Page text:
Classical radio stations frequently broadcast recordings with big-name conductors and the Gothenburg Symphony Orchestra, so John and I thought we shouldn’t pass up this second-largest city of Sweden (Göteborg in Swedish) before rushing to the capital, Stockholm. We passed several hours in the expansive Gothenburg Museum of Art, taking in their huge collection of Nordic painting, mostly 19th- and 20th-century work in the manner of contemporaries in Western Europe, but by far lesser known names. They featured a photo exhibition on Gaza, which a major American museum would not likely house. In the evening, the famous symphony played Stravinsky’s Rite of Spring with an all-male corps de ballet from the Göteborg opera that animated abstract patterns instead of following the original scenario—strange, and in the end a questionable match between music and performance, but lovely bodies in choreographer Roy Assaf’s hypnotizing motion. In the second half of the evening, Israeli choreographer Ohad Naharin offered a selection of short pieces, some with audience participation.

A 19th-century painting of refugees at the Gothenburg Museum. | Eric Gordon / PW

Our hotel in Göteborg was conveniently located right on top of the central railway station. In every room and in the public spaces, paintings, all obviously by the same artist, depicted smart, accomplished contemporary businesswomen. The artist used a palette of blacks, whites, and grays with highlighted spots of Chinese red for items of clothing, handbags, and lipstick. This was in all likelihood a mostly commercial hotel designed to make women clients and travelers feel comfortable and supported, although these images struck me as rather classist. They got me thinking about women we saw on city streets: Almost none, except maybe at the opera, wore high heels, and then it occurred to me why—so many streets are paved with cobblestones that walking in heels would truly be a challenge.

Stockholm is the largest city in Scandinavia. The local tourist board promotes it as “the capital of Scandinavia,” which of course it is not. The tourist rep we queried about that admitted that “the people in Copenhagen are not very happy about it.” Tourists in this large, historic, well-maintained city have a wide choice of activities to fill their time. A week could easily be spent here, but we had only three nights. We stayed at a modern new hotel catering to a youngish hip crowd. At that time, the Gather Conference was headquartered there, a sort of Ted Talk weekend combined with sessions on futuristic marketing. As a hotel guest, I was invited to join their 7 a.m. yoga class, which I did twice.

Our first order of business was to find a laundromat. We were directed to a square called Odenplan, named for the Norse god Odin, which we could reach by metro. The size of the city demanded that we purchase three-day passes for public transportation. With no difficulty, we found the laundromat, a small family business slated to close in the not too distant future because the owners had no one to pass the business on to, nor could they find a buyer. All homes and apartment houses have their own washers and dryers, so public facilities are not necessary, except of course for tourists. In fact, we learned, this laundromat was not only the only one in Stockholm, but in all of Sweden! With the right marketing plan, there is a goldmine of entrepreneurship awaiting the right investor!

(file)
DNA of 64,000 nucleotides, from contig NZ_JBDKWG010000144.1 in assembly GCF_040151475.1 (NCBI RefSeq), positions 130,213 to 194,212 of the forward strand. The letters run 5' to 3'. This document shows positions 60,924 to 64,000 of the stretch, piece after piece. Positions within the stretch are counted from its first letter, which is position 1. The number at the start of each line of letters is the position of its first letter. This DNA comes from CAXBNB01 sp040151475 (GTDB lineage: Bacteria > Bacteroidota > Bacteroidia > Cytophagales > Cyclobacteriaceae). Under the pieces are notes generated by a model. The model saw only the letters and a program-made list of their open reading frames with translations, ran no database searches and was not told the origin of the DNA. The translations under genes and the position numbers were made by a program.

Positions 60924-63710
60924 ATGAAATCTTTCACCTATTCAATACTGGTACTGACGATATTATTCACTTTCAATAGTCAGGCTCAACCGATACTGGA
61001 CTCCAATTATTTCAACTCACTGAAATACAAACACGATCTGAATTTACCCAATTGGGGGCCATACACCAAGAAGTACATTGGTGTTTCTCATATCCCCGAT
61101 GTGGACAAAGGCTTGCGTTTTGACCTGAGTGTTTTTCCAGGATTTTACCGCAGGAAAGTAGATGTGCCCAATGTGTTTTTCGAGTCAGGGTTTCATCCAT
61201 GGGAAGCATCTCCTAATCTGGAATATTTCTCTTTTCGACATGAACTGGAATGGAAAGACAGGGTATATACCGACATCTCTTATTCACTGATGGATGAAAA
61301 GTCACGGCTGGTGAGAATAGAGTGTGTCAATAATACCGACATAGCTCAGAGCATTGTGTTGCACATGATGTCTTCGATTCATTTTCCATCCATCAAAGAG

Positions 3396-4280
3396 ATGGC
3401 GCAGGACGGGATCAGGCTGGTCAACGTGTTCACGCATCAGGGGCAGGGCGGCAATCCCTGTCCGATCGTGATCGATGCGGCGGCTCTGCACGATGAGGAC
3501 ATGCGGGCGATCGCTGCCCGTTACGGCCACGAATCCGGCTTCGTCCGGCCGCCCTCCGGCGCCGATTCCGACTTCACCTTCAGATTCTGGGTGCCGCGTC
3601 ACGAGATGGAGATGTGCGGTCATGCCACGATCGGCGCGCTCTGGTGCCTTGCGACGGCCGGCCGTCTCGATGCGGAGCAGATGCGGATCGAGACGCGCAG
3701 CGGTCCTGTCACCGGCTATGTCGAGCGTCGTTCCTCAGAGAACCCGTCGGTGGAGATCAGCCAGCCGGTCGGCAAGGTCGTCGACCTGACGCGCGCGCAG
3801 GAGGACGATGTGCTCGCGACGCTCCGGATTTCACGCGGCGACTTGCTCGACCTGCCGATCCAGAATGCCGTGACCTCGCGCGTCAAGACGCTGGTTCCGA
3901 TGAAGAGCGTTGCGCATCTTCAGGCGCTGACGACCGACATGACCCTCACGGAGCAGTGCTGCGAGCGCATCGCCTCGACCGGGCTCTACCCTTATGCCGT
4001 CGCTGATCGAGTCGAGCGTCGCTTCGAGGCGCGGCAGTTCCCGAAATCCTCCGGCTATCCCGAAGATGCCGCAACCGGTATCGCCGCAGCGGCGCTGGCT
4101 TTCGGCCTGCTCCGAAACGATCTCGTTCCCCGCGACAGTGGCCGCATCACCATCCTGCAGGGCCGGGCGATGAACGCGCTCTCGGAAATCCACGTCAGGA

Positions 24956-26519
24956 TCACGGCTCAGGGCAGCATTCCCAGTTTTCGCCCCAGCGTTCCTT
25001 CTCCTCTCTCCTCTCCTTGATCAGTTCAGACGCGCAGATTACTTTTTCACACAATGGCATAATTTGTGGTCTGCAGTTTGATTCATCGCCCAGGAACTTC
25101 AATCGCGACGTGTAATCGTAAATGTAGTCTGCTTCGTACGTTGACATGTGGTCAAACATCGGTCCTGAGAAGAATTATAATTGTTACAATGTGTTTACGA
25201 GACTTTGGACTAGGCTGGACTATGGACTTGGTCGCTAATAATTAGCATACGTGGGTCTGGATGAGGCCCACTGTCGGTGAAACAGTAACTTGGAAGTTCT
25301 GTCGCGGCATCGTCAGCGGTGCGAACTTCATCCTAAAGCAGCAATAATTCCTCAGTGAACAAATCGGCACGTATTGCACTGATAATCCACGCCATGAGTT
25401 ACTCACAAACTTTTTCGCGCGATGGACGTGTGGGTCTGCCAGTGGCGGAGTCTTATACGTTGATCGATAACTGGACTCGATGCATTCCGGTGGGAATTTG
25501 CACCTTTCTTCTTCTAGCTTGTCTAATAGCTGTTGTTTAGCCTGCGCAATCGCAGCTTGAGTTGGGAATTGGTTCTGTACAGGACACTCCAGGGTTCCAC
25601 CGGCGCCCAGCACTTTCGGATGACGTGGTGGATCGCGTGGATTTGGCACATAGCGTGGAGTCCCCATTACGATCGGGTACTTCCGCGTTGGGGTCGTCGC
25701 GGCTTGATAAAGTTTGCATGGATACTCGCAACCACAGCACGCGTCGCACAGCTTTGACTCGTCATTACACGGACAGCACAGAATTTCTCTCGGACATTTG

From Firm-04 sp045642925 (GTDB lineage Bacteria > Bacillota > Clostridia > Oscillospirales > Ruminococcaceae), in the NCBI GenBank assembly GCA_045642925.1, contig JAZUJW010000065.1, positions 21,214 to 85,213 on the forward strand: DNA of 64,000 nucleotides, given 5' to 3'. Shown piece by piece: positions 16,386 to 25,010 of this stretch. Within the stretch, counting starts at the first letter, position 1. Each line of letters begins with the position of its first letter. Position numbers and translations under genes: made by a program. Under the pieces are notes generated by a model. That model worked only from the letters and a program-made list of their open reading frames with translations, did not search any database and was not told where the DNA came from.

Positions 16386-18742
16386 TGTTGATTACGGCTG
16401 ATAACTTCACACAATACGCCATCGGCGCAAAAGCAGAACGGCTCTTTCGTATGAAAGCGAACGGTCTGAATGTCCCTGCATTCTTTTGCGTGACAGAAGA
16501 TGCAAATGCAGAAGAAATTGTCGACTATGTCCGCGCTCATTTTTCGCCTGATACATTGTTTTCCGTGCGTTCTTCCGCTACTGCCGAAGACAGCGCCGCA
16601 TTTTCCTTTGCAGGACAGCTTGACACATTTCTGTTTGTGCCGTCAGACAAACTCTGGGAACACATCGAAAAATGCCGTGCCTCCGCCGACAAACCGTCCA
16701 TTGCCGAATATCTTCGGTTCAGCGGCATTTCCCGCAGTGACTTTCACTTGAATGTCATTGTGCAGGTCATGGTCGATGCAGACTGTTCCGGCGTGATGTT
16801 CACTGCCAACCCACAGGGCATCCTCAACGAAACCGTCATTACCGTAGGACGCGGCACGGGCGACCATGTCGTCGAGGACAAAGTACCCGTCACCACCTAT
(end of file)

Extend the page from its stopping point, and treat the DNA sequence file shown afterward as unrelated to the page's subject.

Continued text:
The only laundromat in Sweden: the owners and my travel companion, John Mueter. | Eric Gordon / PW

Our clothes clean, we returned to the hotel anticipating a busy next few days in the big city. For my bedtime reading, I tackled George Orwell’s novel Keep the Aspidistra Flying, a writer reading a fellow writer’s book—about a writer!

After a morning walking tour of Stockholm’s Old City (Gamla Stan), with lovely historic sights around each corner, we found ourselves at the royal castle in time for the changing of the guard. From an American perspective, it’s funny that these three continental Scandinavian countries (Iceland also counts itself as Scandinavian) are among the top tier of advanced social democracies in the world, and yet are monarchies.

The Scandinavian model, developed after World War II but with strong antecedents in the pre-war period owing to their large and influential socialist and labor movements, is almost certainly the highest expression of democracy that capitalism offers in the world today. In exchange for a high personal and corporate tax rate, citizens are guaranteed a generous opportunity for a successful life: excellent public education, the highest level of healthcare in the world, a fine public transportation system, labor rights and protection that we in the U.S. can only dream of, guaranteed pensions for a secure old age, among the greatest participation of women in governance and public life, an openness to refugee resettlement, and a well-maintained infrastructure and civic community that contribute to the overall wellbeing. People we spoke with identified housing as the country’s biggest problem.